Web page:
Sudan protests military coup and resumes prime minister’s deal

Cairo (AP)-Thousands of Sudanese took to the streets in the capitals of Khartoum and other cities on Monday to protest the October military coup and subsequent restoration of the Prime Minister’s agreement Abdullah Hamdok.

The video allegedly circulating on social media showed demonstrators marching in different locations in Khartoum and its sister city Omdurman. Protests have also occurred in other cities, including Kassala, Sennar and Port Sudan.

The activist Nazim Silrag said that security forces fired tear gas to disperse protesters who were marching on a street near the Presidential Palace in Khartoum. He said they also used a lot of tear gas to disperse a one-day sit-in protest in the Bahri area of ​​Khartoum. He said that about a dozen protesters were slightly injured by tear gas canisters.

According to activists, security forces have used violence in past rounds of demonstrations, including firing live ammunition at protesters. According to reports, since the coup, at least 44 protesters have been killed and hundreds injured. Sudan A committee of doctors tracking the deaths of protesters.

The Sudanese military seized power on October 25, disbanded the transitional government and arrested dozens of officials and politicians. More than two years after a popular uprising forced the long-time dictator Omar al-Bashir and his Islamic government to step down, the acquisition has overturned the fragile plan of transition to democratic rule.

Hamdock reinstated an agreement under international pressure last month that required the establishment of an independent technocratic cabinet under military supervision. The agreement includes the release of government officials and politicians detained since the coup, and the formation of an independent technocratic cabinet led by Hamdok.

However, the deal was rejected by the pro-democracy movement, which insisted on handing over power to the civilian government to lead the transition. The slogan of the protest was: “No negotiation, no compromise, no power sharing” with the military.

The protests on Monday were initiated by the Sudan Professional Association and the so-called Resistance Committees, which initiated the uprising against Bashir and then the military coup.

The protesters’ demands included reorganizing the army under civilian supervision, purging officers loyal to Bashir, and disbanding armed groups including the rapid support force.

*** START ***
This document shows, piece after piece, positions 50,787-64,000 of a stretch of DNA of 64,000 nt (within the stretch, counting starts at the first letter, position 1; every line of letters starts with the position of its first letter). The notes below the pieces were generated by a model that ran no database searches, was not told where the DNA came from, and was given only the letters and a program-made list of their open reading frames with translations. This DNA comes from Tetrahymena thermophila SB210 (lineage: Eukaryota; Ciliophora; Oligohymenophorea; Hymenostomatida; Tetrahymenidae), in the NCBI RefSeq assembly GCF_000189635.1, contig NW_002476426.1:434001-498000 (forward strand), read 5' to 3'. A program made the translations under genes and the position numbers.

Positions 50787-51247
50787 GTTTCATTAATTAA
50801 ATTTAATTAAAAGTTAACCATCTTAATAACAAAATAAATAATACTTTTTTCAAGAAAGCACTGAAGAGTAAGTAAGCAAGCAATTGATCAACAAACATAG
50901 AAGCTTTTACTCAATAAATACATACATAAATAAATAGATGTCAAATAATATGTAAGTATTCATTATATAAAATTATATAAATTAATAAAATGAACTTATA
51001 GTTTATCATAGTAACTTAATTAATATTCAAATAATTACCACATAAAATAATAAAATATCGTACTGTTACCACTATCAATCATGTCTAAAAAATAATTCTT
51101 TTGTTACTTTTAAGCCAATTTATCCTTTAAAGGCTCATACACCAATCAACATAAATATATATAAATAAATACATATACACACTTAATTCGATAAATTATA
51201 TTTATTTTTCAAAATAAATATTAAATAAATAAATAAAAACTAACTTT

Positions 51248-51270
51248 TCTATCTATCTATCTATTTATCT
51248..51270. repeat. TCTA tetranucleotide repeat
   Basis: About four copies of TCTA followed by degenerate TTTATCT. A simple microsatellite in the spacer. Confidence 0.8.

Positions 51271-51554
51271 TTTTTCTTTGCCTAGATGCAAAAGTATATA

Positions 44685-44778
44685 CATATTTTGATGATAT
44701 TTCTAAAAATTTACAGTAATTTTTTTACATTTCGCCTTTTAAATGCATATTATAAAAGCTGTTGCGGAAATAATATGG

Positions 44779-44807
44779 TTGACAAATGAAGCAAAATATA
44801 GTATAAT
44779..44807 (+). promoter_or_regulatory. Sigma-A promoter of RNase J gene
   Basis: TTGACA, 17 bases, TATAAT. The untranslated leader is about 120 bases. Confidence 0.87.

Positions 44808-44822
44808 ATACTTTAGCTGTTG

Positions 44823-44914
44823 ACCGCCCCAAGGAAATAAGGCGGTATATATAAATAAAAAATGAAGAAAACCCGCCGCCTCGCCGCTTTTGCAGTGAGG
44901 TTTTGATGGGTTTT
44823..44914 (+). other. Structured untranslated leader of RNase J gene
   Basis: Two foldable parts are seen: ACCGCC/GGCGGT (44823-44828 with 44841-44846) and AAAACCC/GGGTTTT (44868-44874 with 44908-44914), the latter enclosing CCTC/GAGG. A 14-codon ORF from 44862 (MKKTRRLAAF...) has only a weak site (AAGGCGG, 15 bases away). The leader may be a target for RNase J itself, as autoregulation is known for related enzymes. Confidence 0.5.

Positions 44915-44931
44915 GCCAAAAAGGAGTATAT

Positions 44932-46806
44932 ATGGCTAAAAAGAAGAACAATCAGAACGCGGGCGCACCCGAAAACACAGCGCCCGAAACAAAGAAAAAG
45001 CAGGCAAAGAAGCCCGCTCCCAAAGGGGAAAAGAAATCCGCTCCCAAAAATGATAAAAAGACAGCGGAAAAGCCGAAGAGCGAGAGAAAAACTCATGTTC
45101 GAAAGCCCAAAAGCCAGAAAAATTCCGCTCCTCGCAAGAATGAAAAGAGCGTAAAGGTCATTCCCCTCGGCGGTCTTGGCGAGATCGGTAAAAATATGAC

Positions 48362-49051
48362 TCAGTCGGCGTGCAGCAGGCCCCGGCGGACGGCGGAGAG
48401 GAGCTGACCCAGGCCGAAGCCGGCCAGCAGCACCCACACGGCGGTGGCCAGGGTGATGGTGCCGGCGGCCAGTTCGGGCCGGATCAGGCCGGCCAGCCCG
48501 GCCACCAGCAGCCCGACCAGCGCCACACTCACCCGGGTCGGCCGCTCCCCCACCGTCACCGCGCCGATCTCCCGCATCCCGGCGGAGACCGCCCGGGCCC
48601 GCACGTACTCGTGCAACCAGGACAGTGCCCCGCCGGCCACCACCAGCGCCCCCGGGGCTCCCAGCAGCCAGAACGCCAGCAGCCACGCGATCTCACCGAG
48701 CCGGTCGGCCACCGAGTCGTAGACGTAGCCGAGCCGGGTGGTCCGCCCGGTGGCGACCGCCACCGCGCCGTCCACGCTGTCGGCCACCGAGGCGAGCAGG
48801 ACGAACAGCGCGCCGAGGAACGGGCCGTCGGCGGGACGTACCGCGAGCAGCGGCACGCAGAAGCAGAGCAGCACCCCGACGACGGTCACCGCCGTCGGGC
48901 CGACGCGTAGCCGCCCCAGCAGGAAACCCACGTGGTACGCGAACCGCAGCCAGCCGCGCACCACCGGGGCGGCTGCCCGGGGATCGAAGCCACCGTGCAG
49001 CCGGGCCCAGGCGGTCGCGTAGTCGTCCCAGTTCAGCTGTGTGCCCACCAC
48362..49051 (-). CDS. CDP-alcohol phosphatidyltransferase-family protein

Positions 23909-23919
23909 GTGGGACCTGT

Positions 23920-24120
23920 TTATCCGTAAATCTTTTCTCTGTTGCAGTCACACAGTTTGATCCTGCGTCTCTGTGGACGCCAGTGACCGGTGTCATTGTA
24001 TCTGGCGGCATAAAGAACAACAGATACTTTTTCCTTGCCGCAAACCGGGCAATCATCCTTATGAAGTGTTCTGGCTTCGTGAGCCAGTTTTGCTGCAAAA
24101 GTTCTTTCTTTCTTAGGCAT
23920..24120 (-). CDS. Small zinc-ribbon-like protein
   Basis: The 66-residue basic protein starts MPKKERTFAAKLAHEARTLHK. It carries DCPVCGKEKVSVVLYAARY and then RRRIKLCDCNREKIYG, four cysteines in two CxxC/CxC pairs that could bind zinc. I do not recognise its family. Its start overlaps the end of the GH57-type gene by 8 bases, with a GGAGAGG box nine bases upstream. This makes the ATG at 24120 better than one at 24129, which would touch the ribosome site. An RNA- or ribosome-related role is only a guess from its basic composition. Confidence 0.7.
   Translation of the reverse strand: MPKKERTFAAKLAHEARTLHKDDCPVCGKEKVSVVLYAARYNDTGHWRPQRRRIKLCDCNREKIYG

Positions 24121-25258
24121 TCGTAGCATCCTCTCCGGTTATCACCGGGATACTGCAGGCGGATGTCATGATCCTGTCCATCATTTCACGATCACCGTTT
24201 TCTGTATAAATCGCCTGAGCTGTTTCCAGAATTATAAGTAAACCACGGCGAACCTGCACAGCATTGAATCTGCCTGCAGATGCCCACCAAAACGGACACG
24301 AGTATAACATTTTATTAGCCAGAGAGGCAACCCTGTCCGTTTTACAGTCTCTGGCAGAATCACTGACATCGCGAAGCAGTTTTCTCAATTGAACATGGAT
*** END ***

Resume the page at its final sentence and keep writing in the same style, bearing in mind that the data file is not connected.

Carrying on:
Protester Dalia Mustafa said during a march in Khartoum: “We will continue to use all peaceful means to refuse and resist until the coup government collapses and returns to the process of democratic transition.”

The Rapid Support Force is a paramilitary force notorious for the atrocities during the Darfur war and the massacre of protesters in Khartoum in 2019. They are led by General Mohamed Hamdan Dagallo, who is also the vice chairman of the ruling Sovereign Council.

Dagallo is regarded as the co-planner of the coup d’etat, together with General Abdul Fatehpur Khan, the head of the ruling agency.

The relentless street demonstrations put pressure on the military and Hamdok to take measures to quell angry protesters and win their trust. Hamdok Not yet announced his The cabinet is likely to face opposition from the democratic movement.

In a television commentary over the weekend, Burhan described the restoration of Hamdok’s deal as the “real beginning” of the democratic transition.

He said that they are working hard to formulate a “new political charter” with the aim of establishing a broader consensus among all political forces and movements.

At the same time, in Western Darfur, the death toll from tribal clashes over the weekend climbed to at least 48, all of whom were reportedly shot dead. Sudan Doctor committee. It said dozens of others were injured and some were in critical condition.

The battle stemmed from a financial dispute between two people in a camp for displaced persons in the Kreinik district of Western Darfur on late Saturday.

According to Adam Regal, spokesperson for the General Coordination Department for Refugees and Displaced Persons in Darfur, the conflict continued on Sunday, with Arab militias known as Janjaweed attacking camps, burning and looting property.

The conflict in Darfur poses a major challenge to the efforts of all countries SudanThe transitional authorities ended decades of rebellion in war-torn areas and other areas.

Copyright © 2021 The Washington Times, LLC.

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